Pietro Aretino

Painting of a half-length bearded man wearing a fur-lined jacket and a gold chain looking up and to the left

Titian (Tiziano Vecellio)
Pieve di Cadore 1488/90–1576 Venice
Pietro Aretino, ca. 1537
Oil on canvas
40 1/8 x 33 3/4 in. (101.9 x 85.7 cm)
The Frick Collection; Henry Clay Frick Bequest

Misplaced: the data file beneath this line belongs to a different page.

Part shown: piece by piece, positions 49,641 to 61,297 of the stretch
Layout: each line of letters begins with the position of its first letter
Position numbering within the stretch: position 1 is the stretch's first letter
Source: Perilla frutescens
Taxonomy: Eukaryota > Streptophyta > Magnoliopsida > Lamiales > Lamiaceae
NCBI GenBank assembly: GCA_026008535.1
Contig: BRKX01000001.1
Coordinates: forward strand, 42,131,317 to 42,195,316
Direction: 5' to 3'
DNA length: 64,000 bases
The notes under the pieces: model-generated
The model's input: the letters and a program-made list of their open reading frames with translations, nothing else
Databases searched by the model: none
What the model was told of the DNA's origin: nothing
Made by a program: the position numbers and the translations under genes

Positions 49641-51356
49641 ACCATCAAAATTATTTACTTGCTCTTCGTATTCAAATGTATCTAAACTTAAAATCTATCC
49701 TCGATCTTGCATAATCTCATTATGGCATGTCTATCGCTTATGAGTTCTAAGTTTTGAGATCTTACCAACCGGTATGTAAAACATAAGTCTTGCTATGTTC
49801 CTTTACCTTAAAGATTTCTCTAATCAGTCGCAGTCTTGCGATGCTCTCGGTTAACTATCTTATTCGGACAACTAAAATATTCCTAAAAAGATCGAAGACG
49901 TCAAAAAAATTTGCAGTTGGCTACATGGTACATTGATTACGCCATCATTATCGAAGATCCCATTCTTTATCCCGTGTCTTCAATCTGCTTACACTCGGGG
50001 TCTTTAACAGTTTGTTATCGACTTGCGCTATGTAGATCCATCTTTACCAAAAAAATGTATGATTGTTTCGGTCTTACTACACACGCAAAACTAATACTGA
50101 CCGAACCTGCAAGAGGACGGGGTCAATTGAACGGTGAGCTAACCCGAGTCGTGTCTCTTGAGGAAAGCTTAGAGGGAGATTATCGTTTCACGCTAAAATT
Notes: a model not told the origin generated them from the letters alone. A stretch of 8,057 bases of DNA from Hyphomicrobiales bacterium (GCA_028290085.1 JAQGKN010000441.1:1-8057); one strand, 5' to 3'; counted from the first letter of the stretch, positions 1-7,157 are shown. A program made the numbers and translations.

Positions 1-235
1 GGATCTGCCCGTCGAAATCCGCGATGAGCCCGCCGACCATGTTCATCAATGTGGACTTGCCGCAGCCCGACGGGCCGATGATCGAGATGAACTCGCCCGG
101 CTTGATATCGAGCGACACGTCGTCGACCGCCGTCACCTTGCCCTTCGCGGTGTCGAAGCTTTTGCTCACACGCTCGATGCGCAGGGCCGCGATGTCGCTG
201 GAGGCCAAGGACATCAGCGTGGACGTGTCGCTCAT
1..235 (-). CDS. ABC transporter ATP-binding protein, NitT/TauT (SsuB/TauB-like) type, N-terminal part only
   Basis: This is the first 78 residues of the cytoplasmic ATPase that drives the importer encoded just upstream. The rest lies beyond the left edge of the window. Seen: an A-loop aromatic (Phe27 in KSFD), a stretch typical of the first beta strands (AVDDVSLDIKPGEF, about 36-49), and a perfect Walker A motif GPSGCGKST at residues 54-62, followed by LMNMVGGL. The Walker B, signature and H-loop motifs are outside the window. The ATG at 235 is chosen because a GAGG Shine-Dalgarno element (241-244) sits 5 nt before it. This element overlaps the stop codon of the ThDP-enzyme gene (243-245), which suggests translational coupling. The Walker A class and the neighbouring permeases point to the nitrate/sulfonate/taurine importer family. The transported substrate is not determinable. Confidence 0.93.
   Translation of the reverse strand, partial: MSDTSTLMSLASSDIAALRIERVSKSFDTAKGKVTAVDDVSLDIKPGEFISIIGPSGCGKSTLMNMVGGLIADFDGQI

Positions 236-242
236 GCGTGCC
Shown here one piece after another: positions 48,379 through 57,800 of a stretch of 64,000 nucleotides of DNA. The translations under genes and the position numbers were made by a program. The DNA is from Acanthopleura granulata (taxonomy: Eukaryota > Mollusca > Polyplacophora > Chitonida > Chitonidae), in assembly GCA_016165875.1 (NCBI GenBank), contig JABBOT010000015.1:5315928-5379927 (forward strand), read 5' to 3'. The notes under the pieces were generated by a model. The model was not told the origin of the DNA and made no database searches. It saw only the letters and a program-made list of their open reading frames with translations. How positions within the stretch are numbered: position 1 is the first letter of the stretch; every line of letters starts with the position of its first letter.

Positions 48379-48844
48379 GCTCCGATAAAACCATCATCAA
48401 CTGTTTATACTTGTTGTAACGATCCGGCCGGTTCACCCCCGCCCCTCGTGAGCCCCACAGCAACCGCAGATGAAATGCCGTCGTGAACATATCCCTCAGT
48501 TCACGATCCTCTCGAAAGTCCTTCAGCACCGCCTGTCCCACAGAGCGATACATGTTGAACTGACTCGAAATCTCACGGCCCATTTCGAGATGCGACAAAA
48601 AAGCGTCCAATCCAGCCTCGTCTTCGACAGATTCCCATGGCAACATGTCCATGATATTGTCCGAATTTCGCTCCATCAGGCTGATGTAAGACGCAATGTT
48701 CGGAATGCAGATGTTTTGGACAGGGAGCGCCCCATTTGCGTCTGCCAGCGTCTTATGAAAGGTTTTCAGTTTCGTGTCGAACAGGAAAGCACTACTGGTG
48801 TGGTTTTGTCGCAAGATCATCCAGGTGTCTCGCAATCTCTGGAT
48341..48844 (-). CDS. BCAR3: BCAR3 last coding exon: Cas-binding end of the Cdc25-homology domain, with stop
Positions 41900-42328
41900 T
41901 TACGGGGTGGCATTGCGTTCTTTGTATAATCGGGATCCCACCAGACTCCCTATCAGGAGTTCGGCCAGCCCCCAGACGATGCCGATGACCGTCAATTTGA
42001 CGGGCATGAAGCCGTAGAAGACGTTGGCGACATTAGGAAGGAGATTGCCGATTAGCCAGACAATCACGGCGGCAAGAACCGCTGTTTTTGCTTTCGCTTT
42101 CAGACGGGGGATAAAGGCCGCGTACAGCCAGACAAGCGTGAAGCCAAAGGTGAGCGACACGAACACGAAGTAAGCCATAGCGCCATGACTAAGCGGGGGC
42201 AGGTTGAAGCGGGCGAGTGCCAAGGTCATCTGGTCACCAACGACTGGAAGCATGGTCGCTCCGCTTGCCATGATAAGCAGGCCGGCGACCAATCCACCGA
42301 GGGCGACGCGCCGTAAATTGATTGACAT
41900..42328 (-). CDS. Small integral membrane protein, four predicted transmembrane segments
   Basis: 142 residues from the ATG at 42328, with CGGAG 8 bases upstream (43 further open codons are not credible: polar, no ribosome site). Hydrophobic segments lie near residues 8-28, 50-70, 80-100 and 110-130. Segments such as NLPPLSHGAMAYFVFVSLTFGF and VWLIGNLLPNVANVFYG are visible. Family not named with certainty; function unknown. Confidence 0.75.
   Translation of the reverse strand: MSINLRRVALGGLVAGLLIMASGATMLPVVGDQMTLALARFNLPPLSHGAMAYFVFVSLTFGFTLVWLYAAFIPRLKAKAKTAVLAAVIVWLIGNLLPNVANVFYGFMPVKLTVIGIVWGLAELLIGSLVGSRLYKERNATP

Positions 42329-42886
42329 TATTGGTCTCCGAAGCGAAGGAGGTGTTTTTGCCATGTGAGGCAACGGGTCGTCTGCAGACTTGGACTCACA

Titian was a close friend of the famed writer, poet, playwright, and satirist Pietro Aretino (1492–1556) and painted at least two other portraits of him. In this imposing work, Aretino grips his fur-lined vest with a gloved hand, his grey beard mingling with the brown fur. A heavy gold chain hangs over his chest and shoulders. Through the figure’s pronounced corpulence, Titian captures the monumental personality of Aretino — called the “scourge of princes” for his critiques and correspondence that sometimes verged on blackmail. At the same time, his upturned gaze connotes the intellect of the humanist writer, whose poetry and prose are among the most significant of the sixteenth century.

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